This is a continuation of my summary/review of Gunlog Fur’s A Nation of Women: Gender and Colonial Encounters Among the Delaware Indians. Here is part II and part I. This third installment discusses Delaware spiritual beliefs as revealed in encounters with Christian missionaries.The Delaware responded to the first hellfire preachers with alarm, thinking they had come to declare war. When that misunderstanding was put away, many Delaware continued to attend sermons, curious about Christian beliefs or perhaps entertained by what preachers had to say. Still, Christian missionaries had few converts. This changed with efforts of Moravian missionaries to Christianize the Delaware in the mid eighteenth century.Fur notes research suggesting that efforts to convert North American Indians in the seventeenth and eighteenth centuries resulted in one of three predictable outcomes: the entire tribe decided to convert, the tribe decided not to convert, or there was conflict along gender lines around the issue of converting. There were serious conflicts among Delawares about the presence of missionaries and decisions to convert, but interestingly these conflicts were not split along gender lines. Fur notes that Delaware women both participated in and fought white missionary efforts during this period. To make sense of the conflicts and alliances that arose, it is necessary to understand not only Delaware cultural beliefs but some of the beliefs around culture and gender held by the Moravians.The Moravians were remarkably egalitarian for the times, even compared to other progressive sects, with ideals reminiscent of the very early Christians. They not only preached that men and women were equal in the eyes of God, but allowed women to speak in mixed gender congregations and to hold leadership positions. They had feminine conceptions of the Holy Spirit and utilized metaphors for Christ that were less heavily gendered than other sects. Moravians preferred to work in sex segregated groups and the majority of their religious activities were sex segregated as well. Missionaries had to be married, as men proselytized to other men and women to other women. Unlike the early Christians, Moravians did not hold sexual relations to be shameful, at least in the context of heterosexual marriage, and they placed no value on celibacy. They strove to introduce Christianity in an ethnically sensitive way, at least as they understood the concept, and missionaries not only learned the Delaware languages but taught in those languages and translated written religious materials into Delaware. Missionaries were expected to live and work in the manner of people they were trying to convert, insofar as it did not conflict with their Christian values, so Moravian missionaries labored alongside their converts. It seems that if any group could make Christianity acceptable to the Delaware, it was the Moravians.The environmental stressors afflicting the Delaware at the time of initial contact with the Moravians were another factor in Delaware receptivity to their message. Delaware peoples had been in contact with Europeans for two centuries when Moravian missionary efforts began in the mid-eighteenth century, and during that time life had changed dramatically. Contagious diseases such as smallpox appeared in waves infecting each generation, reducing the population by between 75 and 90%. Delaware lived peaceably with some white settlements, but had experienced violence and betrayal from others. Alcohol had devastating effects on families. Long-standing conflicts with Iroquois nations to the north and west became increasingly violent as Iroquois sought to appropriate Delaware territory to improve their access to the European fur trade. Delaware had survived all of these challenges with traditional culture intact, but the first part of the eighteenth century saw a much greater white encroachment on Delaware land, blocking access to traditional food sources and forcing widespread relocation of villages. Delaware were beginning to experience significant food shortages, a new experience for people living in a moderate climate with fertile land and abundant wildlife. Hunger and loss of land, combined with long-standing problems of disease and warfare, made many open to religious solutions offered by the new missionaries.Moravian missionaries had serious conflicts with other whites, for both political and theological reasons, which may have been a point in their favor from the perspective of many Delaware. One conflict revolved around the staunch and inflexible pacifism Moravians adhered to. Within Delaware communities, the principle of pacifism shored up one faction in the ongoing debate over how to respond to white encroachment. While Delaware peoples did not approve of warfare as a way of life, they did go to war to defend their territories, and debate ensued throughout the eighteenth century over which was the better strategy, mediation or war. This debate appears to have hinged on practical considerations, but Moravian missionaries with their message of pacifism appeared on the scene at a time when Delaware leaders were trying to rein in their warriors and arrive at a political solution with European and Indian nations. Since mediation was the purview of women, just as conducting warfare that of men, we can assume that women were actively involved in this decision.Many women who sought or accepted interaction with Moravians were motivated by concern for their children, as the Indian villages of the Moravians were considered safer and more secure in their food supplies. Women also wanted their children to learn to read and write. Child mortality was a factor, with women often seeking baptism for dying children. Fur does not speculate on the reasons for this, even while noting that baptism for adults approaching death was much less common.Christianity was a highly polarizing issue for eighteenth century Delaware. For all the attractions the Moravian brand of Christianity held for some Delaware women (and men), there was also strong opposition toward missionizing of any stripe. The next installment looks at reasons many women found Moravian beliefs incompatible with their way of life. This section will have a bit more on Delaware spiritual beliefs. I post on Fridays, so look for this on November 29th.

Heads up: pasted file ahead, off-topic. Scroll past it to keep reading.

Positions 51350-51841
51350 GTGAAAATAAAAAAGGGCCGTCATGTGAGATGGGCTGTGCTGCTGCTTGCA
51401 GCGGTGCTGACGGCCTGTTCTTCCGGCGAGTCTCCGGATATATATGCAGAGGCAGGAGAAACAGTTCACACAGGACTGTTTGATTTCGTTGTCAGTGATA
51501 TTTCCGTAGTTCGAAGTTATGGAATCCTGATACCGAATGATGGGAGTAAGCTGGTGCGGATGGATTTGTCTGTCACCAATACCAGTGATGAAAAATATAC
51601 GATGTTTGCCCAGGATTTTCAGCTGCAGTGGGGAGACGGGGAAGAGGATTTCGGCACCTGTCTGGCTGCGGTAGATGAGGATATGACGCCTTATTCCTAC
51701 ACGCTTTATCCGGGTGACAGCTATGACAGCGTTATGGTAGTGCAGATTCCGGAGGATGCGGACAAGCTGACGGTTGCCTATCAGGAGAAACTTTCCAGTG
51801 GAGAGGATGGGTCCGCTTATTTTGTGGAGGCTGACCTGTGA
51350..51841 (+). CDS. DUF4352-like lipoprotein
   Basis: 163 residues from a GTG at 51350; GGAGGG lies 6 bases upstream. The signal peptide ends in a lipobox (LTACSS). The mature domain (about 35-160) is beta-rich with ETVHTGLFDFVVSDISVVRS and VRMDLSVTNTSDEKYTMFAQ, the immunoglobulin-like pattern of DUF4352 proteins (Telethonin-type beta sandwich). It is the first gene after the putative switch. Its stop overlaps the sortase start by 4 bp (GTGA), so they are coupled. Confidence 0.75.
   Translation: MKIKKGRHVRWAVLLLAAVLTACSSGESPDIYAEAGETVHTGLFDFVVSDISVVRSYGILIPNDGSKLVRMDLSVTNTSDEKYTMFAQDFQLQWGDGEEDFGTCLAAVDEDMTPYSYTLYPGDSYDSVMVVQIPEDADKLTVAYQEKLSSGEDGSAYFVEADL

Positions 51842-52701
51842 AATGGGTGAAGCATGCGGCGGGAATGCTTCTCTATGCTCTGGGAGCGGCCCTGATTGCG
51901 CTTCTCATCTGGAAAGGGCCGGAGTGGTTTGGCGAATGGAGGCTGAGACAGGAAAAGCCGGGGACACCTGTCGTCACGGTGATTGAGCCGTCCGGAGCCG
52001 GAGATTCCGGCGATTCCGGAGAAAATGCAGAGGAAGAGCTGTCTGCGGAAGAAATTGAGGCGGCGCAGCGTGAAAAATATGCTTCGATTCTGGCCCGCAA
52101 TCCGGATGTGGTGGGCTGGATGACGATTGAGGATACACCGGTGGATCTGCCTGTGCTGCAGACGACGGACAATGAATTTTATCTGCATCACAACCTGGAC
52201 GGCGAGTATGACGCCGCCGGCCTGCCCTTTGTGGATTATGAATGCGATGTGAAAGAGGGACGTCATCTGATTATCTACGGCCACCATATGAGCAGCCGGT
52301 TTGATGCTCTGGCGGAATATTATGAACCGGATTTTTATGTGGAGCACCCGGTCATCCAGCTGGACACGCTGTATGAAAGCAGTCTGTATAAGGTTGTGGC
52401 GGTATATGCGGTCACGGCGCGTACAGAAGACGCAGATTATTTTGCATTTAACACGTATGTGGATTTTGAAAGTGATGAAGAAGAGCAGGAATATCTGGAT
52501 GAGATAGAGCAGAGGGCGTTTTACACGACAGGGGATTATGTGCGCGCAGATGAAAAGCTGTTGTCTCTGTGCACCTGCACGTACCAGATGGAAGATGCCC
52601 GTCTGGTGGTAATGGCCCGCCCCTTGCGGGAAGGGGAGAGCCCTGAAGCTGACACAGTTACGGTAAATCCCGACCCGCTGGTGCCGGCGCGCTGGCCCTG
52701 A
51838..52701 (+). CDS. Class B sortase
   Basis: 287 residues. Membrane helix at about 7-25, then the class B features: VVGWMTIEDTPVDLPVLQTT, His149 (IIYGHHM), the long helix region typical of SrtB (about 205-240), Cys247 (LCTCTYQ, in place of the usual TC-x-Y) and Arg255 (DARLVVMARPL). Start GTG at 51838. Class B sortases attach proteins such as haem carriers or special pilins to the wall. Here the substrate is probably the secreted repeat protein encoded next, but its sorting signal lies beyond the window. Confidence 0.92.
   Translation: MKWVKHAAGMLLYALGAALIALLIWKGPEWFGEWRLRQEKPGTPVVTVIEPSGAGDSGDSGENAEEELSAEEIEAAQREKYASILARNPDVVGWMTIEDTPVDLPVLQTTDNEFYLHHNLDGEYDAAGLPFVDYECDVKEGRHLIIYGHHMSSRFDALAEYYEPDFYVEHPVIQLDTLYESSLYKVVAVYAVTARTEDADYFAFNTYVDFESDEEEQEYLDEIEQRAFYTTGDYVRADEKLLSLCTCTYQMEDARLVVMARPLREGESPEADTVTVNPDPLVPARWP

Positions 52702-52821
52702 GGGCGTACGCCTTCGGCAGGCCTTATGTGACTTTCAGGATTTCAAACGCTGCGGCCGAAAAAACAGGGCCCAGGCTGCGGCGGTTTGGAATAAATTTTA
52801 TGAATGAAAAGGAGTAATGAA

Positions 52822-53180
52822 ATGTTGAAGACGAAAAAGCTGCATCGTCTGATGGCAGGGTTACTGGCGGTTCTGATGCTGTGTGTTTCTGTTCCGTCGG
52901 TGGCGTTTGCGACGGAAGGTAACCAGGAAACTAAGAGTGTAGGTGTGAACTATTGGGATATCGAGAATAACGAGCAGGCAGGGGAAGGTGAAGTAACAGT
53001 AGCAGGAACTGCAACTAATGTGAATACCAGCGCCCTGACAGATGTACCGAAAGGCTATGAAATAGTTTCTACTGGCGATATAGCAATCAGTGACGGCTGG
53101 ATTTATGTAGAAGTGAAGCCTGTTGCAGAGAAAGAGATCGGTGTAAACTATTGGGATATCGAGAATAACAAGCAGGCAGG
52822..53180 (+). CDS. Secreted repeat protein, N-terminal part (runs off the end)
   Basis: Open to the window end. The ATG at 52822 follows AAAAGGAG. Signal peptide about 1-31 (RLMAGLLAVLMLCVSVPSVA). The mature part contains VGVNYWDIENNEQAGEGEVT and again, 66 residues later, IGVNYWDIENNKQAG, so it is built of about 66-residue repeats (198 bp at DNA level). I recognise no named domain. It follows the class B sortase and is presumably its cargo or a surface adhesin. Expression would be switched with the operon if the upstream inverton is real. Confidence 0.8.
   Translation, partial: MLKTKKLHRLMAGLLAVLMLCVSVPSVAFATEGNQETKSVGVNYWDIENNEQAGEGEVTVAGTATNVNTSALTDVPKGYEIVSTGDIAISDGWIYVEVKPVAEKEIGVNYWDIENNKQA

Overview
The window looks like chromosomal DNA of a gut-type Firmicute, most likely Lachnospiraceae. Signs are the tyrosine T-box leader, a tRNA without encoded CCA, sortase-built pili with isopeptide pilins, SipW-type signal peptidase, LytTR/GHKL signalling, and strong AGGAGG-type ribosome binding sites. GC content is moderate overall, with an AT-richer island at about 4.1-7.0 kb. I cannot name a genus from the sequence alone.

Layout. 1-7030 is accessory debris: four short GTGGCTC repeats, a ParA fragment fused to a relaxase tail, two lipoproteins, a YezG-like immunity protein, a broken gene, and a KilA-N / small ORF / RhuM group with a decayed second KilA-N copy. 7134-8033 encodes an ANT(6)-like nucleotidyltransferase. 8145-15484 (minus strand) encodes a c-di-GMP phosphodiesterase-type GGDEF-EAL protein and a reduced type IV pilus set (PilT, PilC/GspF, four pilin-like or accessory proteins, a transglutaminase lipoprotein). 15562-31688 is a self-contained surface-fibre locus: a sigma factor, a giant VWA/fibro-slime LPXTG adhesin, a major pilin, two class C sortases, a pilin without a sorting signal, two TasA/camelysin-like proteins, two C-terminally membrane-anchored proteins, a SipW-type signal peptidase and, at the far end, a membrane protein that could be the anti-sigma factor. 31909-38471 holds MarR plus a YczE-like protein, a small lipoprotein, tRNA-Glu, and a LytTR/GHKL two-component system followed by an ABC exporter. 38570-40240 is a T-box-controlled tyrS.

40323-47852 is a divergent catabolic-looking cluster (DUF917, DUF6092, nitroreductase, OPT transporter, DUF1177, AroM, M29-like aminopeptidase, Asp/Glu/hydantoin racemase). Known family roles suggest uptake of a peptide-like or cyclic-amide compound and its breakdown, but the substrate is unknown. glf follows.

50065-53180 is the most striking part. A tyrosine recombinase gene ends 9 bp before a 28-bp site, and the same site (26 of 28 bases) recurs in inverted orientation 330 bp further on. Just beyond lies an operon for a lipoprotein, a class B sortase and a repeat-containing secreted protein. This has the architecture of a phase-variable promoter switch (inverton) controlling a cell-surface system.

Tag: Native American
Quintessential Pagan: An Interview with Hearth on North Country Public RadioAugust 23, 2013
Quintessence1. the pure and concentrated essence of a substance.2. the most perfect embodiment of something.3. (in ancient and medieval philosophy) the fifth essence or element, ether, supposed to be the constituent of the heavenly bodies, the others being air, fire, earth, and water.–Random House DictionaryIn this short (seven and half minute) interview Todd Moe asks the basic questions, What is Paganism? What is animal magic? How does it relate to shamanism?